Europe is struggling with an identity crisis, Csaba Dömötör, the state secretary of the Cabinet Office, said at the Bálványos Summer University in Baile Tusnad /Tusnádfürdő, in central Romania, on Wednesday.
“Europe is still the best place in the world,” Dömötör told a podium discussion on the future of Europe, adding, at the same time, that the continent was facing an identity crisis fuelled by a decline in birth rates and what he said was the relinquishment of European culture.
Europe’s identity crisis had been brought to the surface by the issue of migration and deepened by “the fact that it is hard to engage in intelligent dialogue about migration due to expectations of political correctness”.
The state secretary said Europe’s loss of confidence in its identity was also reflected by the fact that it was “the only continent in the world to have left its doors open to immigrants”.
Citing data from the EU’s border management agency Frontex, Dömötör said 3.5 million illegal migrants had entered Europe since 2009, which he said had altered the ratio of immigrants to native Europeans. He also cited a projection by the research institute Q Research estimating that Europe’s Muslim population could treble by 2050. He named the emergence of parallel societies and secluded “no-go zones” as consequences of mass migration.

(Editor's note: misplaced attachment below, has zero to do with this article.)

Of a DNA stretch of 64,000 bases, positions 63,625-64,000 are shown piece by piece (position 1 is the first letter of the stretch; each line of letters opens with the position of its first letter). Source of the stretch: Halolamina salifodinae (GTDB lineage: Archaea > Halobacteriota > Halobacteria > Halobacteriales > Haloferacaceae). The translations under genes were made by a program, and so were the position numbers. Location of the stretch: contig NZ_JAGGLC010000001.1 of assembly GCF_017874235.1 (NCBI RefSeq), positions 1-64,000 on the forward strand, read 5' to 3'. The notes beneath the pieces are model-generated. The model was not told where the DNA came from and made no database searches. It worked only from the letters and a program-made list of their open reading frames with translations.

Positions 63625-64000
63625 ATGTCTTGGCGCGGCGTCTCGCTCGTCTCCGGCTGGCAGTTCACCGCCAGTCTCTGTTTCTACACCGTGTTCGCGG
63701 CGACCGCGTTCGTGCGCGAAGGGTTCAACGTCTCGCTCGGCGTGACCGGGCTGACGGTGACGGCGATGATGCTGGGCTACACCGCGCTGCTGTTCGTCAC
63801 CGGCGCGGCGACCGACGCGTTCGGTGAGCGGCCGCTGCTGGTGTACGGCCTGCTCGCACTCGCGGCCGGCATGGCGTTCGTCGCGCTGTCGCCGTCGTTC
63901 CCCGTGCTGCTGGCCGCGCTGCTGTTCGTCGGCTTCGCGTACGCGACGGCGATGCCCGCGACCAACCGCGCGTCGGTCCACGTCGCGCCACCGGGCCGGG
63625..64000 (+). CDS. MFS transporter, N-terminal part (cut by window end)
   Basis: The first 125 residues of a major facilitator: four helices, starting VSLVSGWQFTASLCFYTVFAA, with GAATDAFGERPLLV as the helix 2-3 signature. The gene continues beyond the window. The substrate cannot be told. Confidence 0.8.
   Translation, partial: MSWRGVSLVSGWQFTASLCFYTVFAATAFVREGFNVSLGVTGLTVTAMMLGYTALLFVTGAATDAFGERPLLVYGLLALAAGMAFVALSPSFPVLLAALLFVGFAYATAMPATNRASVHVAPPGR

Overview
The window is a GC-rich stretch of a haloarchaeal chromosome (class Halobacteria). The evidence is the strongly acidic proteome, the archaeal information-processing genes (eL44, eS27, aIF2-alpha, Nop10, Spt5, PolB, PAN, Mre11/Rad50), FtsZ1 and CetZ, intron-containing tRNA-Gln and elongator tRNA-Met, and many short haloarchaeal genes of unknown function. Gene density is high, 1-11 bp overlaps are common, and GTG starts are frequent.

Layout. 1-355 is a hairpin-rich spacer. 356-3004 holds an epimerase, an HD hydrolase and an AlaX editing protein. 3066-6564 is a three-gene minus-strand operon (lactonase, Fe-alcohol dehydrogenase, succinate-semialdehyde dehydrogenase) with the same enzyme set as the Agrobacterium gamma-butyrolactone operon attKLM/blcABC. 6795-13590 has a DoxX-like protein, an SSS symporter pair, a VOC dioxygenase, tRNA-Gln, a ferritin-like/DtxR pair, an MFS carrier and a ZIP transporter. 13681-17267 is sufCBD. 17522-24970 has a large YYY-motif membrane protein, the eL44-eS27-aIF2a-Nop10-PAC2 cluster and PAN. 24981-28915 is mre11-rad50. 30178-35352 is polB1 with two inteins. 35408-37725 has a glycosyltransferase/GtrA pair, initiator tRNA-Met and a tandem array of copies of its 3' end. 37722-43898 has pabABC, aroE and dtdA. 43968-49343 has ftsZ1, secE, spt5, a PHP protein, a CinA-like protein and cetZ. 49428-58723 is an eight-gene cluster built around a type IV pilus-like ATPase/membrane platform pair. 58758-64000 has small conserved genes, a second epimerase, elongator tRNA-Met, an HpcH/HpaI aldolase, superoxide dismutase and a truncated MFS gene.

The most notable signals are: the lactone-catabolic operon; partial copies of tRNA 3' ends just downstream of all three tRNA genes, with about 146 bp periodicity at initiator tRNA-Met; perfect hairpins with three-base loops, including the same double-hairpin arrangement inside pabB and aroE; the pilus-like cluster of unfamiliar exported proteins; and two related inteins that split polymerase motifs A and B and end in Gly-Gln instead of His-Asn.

Citing data from Germany, Dömötör said
the migrant crisis was also hard on member states’ budgets. In 2017, Germany spent 20 billion euros on handling migration, compared with 9.3 billion on family subsidies.
He said the emergence of migrants had also hurt public safety. The number of registered assault crimes in Germany doubled from 2014 to 2015, and 40 percent of the crimes were committed by non-German citizens, he said.
Dömötör said 70 percent of Europeans are concerned about migration, adding that the issue is expected to be a central topic in the run-up to next year’s European parliamentary elections.